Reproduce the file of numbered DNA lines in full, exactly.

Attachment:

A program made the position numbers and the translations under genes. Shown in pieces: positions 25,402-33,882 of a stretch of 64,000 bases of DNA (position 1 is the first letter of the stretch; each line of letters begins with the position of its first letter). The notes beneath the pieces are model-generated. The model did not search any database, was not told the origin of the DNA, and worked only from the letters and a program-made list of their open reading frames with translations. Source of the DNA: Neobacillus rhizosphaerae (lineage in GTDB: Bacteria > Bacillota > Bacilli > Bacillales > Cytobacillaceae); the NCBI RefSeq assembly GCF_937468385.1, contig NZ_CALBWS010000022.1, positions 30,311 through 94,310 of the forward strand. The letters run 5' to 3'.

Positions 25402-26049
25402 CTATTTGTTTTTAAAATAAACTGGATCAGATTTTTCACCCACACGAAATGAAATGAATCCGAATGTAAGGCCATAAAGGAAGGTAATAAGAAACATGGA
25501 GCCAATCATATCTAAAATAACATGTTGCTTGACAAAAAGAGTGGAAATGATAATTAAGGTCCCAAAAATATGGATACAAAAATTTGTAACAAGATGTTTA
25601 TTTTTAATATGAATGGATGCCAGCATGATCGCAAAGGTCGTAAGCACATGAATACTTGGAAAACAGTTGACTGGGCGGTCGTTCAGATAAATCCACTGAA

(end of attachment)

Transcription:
A program made the position numbers and the translations under genes. Shown in pieces: positions 25,402-33,882 of a stretch of 64,000 bases of DNA (position 1 is the first letter of the stretch; each line of letters begins with the position of its first letter). The notes beneath the pieces are model-generated. The model did not search any database, was not told the origin of the DNA, and worked only from the letters and a program-made list of their open reading frames with translations. Source of the DNA: Neobacillus rhizosphaerae (lineage in GTDB: Bacteria > Bacillota > Bacilli > Bacillales > Cytobacillaceae); the NCBI RefSeq assembly GCF_937468385.1, contig NZ_CALBWS010000022.1, positions 30,311 through 94,310 of the forward strand. The letters run 5' to 3'.

Positions 25402-26049
25402 CTATTTGTTTTTAAAATAAACTGGATCAGATTTTTCACCCACACGAAATGAAATGAATCCGAATGTAAGGCCATAAAGGAAGGTAATAAGAAACATGGA
25501 GCCAATCATATCTAAAATAACATGTTGCTTGACAAAAAGAGTGGAAATGATAATTAAGGTCCCAAAAATATGGATACAAAAATTTGTAACAAGATGTTTA
25601 TTTTTAATATGAATGGATGCCAGCATGATCGCAAAGGTCGTAAGCACATGAATACTTGGAAAACAGTTGACTGGGCGGTCGTTCAGATAAATCCACTGAA